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Baby Insurance Commercial Question & Answers

2014 July 26
by Sarah Fields

Thomas asks…

What song is on this commercial (kind of a pay it forward commercial)?

I’m really sorry but I’m not sure about the words or the actual commercial.

But it’s a song on a commercial about either financial planning or insurance.

The commercial shows random acts of kindness (kind of a pay it forward), including a woman pushing someone out of the way of a moving vehicle, a person holding an elevator door, the person at the end gives a baby bottle to a baby in the stroller that dropped the bottle).

I love the song, does anyone know what song this is???
No the commercial had nothing to do with volkswagon. It was for a financial or insurance business.
A person just sent me the correct answer

Message: Hi Searcher –
I accidently deleted my answer when I wanted to modify it.. but here’s the answer anyway.

I researched and found that the commerical is from Liberty Mutual and the song is “Half Acre” by Hem.

I only wish I could give you the 10 points!!
A person just sent me the correct answer

Message: Hi Searcher –
I accidently deleted my answer when I wanted to modify it.. but here’s the answer anyway.

I researched and found that the commerical is from Liberty Mutual and the song is “Half Acre” by Hem.

I only wish I could give you the 10 points!!

Sarah Fields answers:

“Half Acre” by HEM

The commercial is for Liberty Mutual

Robert asks…

Why do companies waste money on annoying ads?

The talking baby, the bank with the vikings, the caveman for the insurance company…when are they going to realize that it turns us away from their product?

Sarah Fields answers:

Even if you don’t personally like the ads, they must be working or they would not keep running them. Commercials are rigorously tested before they are run, and sales analysed during the run. If they didn’t work they would be pulled.

Maria asks…

How did the governments role in the economy change from the beginning/end of the Great Depression?

The question is basically as put. I have a history test tomorrow, and I cannot fail!
“How did the government’s role in the economy change from the beginning of the Great Depression to the end of the GD?

Sarah Fields answers:

The government enacted several key pieces of legislation that established institutions still in existence today in response to the Great Depression.

The Federal Deposit Insurance Corporation (FDIC) was created during the Great Depression to prevent a recurrence of the phenomenon of individuals losing their whole life savings from a bank failure. The FDIC is still in existence today and insures deposits up to $100,000. In late 2008, the limit was raised to $250,000.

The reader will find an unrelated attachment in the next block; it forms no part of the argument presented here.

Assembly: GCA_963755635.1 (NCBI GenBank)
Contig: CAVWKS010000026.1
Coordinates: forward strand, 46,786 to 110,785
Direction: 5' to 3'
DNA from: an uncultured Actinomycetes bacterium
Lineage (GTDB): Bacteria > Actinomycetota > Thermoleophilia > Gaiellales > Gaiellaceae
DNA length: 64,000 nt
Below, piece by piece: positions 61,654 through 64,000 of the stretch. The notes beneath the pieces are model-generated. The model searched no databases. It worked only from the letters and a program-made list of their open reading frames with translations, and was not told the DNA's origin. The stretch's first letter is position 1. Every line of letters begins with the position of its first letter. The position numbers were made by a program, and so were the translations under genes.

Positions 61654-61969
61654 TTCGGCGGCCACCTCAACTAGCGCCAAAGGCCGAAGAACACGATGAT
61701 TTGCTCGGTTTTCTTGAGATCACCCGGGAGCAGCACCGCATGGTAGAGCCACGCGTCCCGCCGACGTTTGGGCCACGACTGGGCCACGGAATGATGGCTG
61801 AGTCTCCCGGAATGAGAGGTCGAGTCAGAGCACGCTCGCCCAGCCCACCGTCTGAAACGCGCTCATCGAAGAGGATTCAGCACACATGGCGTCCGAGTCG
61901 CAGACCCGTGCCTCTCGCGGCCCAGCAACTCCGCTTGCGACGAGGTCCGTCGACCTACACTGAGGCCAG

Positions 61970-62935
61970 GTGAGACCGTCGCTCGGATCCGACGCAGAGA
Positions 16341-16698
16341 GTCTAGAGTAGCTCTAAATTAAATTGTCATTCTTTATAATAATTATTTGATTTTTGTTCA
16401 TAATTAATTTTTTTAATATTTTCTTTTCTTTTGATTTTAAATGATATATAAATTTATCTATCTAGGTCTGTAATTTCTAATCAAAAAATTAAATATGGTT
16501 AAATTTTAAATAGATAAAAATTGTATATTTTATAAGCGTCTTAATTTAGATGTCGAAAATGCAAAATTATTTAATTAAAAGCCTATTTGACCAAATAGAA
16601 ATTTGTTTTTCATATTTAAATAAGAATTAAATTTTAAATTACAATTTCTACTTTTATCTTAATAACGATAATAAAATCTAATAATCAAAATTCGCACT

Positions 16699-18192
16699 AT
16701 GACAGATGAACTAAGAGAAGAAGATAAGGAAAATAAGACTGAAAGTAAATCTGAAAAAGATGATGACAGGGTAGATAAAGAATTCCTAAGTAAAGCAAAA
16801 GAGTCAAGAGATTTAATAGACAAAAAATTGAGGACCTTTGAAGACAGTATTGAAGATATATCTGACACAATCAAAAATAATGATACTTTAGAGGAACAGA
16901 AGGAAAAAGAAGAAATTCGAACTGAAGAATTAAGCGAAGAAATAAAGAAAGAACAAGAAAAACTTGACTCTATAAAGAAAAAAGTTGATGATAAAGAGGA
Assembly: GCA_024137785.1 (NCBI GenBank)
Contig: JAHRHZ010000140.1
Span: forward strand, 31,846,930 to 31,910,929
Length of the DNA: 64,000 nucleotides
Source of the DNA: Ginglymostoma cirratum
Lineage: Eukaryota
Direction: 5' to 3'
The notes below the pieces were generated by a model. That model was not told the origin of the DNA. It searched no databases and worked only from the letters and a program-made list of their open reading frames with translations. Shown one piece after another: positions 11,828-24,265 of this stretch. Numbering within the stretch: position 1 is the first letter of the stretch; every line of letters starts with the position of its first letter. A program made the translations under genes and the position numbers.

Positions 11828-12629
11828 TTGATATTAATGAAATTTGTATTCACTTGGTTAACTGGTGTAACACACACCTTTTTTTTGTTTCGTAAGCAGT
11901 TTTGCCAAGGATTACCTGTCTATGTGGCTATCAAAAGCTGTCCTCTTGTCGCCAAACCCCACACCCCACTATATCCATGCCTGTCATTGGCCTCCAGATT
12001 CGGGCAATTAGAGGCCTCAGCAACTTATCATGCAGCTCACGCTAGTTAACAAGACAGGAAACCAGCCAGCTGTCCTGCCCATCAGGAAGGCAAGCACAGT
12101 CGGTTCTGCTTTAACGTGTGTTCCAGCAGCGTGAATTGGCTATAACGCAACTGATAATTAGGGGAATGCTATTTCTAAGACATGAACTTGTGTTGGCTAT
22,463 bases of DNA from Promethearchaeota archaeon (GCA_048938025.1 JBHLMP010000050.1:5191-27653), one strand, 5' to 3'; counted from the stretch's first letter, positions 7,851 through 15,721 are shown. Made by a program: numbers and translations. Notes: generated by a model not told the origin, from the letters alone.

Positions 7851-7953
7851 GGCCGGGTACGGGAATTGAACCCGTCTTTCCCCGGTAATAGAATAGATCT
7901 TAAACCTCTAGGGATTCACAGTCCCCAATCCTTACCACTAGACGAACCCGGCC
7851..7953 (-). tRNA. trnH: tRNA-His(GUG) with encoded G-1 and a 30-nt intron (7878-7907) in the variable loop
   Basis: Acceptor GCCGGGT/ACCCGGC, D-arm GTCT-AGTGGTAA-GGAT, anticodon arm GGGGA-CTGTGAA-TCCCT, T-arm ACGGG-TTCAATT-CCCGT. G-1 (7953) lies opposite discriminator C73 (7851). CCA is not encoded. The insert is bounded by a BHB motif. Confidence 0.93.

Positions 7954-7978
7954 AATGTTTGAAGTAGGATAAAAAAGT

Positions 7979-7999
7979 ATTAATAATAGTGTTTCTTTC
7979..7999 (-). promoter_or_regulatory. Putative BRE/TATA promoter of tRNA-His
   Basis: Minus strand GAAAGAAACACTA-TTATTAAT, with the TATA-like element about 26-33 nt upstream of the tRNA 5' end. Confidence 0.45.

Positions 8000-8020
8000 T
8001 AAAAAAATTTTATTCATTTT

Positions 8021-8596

The Social Security Act is one of the most well-known effects of the Great Depression. It is a very controversial institution nowadays with the sheer population size of baby boomers who are on track to retire.

The Glass-Steagall Act was passed in 1933 to compartmentalize the functions of banks. Under the Act, there were two types of banks recognized: commercial and investment banks. Each had its own allowed functions. For example, commercial banks could give out loans and charge interest but could not do things such as underwrite (guarantee) securities sold on the open market or advise corporations on mergers and acquisitions. Similarly, financial institutions recognized as investment banks could underwrite securities and advise businesses on mergers and acquisitions but could not give out loans to individuals and charge interest on them. It is interesting to note that when the real estate bubble was taking off, the business of securitizing mortgages was a big factor in making the bubble get bigger. Banks wanted in on the action and called for the repeal of Glass-Steagall. It is interesting to note that many of the practices that led to the current recession were prevalent in the years leading up to the Great Depression.

The Securities Exchange Commission was formed under Great Depression-era legislation. The objective of this institution was to add structure to the financial markets. Activities such as insider trading were outlawed under Securities Exchange Acts. Also, companies that sold stock publicly on the open market were required to issue a prospectus to prospective investors with a detailed disclaimer of holding stock in that company.

The Federal Reserve is blamed by some economists for making the Great Depression worse than it already was by not doing enough to increase the money supply. Deflation became problematic during the Great Depression. A way of reducing deflation is to increase the money supply. Even though low consumer spending puts downward pressure on inflation, supply pressures are removed when the money supply is increased. That is part of the reason why Ben Bernanke and the Fed cut interest rates to record lows to prevent a deflationary spiral.

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